Neither `Test 3.Sm` (, *P* = 0.58) nor `Test 2.CL` (, *P* = 0.58) is significant, therefore we recommend fitting a CJS model incorporating both a transience effect and a trap-dependence effect and start the analysis from there. In passing, it is possible to calculate a GOF test for this new model by removing the two components `Test 3.SR` and `Test 2.CT` to the overall GOF test (Pradel et al. 2005):

This new model incorporating transient and trap-dependence effects fits the wolf data well (, *P* = 0.63).

To date, no GOF test exists for models with individual covariates (unless we discretize them and use groups), individual time-varying covariates (unless we treat them as states) or temporal covariates; therefore, these covariates should be removed from the dataset before using `R2ucare`. For groups, we recommend treating the groups separately (see e.g. the example in the help file for `overall_CJS`).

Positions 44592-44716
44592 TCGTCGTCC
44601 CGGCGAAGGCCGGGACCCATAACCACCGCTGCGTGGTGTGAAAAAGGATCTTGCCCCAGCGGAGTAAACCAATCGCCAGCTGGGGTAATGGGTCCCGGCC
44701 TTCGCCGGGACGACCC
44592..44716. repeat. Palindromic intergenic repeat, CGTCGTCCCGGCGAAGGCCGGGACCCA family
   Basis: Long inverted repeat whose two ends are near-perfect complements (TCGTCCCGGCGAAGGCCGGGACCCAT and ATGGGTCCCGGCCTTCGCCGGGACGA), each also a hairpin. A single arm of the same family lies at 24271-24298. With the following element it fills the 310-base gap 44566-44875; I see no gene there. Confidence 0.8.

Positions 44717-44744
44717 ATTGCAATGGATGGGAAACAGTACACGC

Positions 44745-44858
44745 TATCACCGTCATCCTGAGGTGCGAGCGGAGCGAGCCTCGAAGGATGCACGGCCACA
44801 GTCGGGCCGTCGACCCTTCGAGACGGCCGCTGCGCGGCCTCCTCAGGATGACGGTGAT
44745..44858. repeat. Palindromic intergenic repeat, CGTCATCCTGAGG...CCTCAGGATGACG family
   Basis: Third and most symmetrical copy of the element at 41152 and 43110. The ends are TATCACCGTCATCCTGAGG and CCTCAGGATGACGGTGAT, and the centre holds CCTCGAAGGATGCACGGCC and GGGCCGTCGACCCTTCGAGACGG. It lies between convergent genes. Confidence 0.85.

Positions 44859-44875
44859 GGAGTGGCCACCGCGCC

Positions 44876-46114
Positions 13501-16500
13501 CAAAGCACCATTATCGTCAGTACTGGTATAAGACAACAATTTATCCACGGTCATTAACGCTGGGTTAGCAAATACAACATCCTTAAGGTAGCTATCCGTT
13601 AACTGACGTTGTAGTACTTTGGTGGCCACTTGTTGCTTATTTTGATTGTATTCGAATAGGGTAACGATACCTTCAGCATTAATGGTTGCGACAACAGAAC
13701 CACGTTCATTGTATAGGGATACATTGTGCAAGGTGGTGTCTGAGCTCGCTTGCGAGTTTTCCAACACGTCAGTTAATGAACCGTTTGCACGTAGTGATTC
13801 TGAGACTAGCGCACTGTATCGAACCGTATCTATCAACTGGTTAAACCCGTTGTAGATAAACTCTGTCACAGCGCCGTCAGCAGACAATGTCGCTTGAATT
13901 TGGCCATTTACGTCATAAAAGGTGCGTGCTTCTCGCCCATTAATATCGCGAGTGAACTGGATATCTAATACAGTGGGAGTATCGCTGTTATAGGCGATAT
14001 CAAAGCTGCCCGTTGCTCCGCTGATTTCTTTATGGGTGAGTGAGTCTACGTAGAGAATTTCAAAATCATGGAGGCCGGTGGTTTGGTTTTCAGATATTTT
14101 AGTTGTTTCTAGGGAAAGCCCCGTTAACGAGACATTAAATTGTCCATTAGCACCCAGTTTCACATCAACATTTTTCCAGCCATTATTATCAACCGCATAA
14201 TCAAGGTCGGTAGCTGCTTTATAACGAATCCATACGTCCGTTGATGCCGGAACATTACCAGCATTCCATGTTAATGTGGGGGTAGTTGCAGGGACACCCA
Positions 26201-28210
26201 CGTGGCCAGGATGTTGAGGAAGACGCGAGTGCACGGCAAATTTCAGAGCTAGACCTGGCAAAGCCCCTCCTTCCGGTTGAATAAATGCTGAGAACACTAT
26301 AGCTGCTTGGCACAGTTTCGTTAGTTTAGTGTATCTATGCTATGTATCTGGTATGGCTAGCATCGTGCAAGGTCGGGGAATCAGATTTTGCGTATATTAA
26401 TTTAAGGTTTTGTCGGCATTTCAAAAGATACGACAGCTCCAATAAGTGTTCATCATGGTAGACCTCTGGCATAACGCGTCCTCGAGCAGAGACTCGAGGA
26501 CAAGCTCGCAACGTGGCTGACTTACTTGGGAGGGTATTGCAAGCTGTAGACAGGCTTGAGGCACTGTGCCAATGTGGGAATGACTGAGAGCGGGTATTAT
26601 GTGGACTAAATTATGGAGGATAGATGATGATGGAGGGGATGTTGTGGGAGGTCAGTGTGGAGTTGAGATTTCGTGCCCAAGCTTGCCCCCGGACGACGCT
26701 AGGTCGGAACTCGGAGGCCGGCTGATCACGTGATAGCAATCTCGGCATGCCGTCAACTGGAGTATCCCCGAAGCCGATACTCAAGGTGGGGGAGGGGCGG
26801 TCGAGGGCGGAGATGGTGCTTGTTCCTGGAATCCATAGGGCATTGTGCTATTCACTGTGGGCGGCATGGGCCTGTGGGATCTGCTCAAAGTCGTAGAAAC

## Goodness-of-fit tests for the Arnason-Schwarz model

We now wish to assess the GOF of the Arnason-Schwarz model to a dataset on Canada Geese (*Branta canadensis*) (Pradel et al. 2005). Briefly, the data consist of capture histories for 28,849 individuals marked and re–observed at wintering locations in the US between 1984 and 1986. We first read in the geese data that are provided with the package:

Then we assess the quality of fit of the Arnason-Schwarz model to the geese CR data with the `overall_JMV` function. Beware that it takes a minute or so to run the test because an iterative optimization procedure is involved to perform `Test M.ITEC` and `Test M.LTEC` (Pradel et al. 2003) that is repeated several times to try and avoid local minima.

The null hypothesis that the Arnason-Schwarz provides an adequate fit to the data is clearly rejected (, *P* < 0.01). In a second step, we further explore each component of the overall test: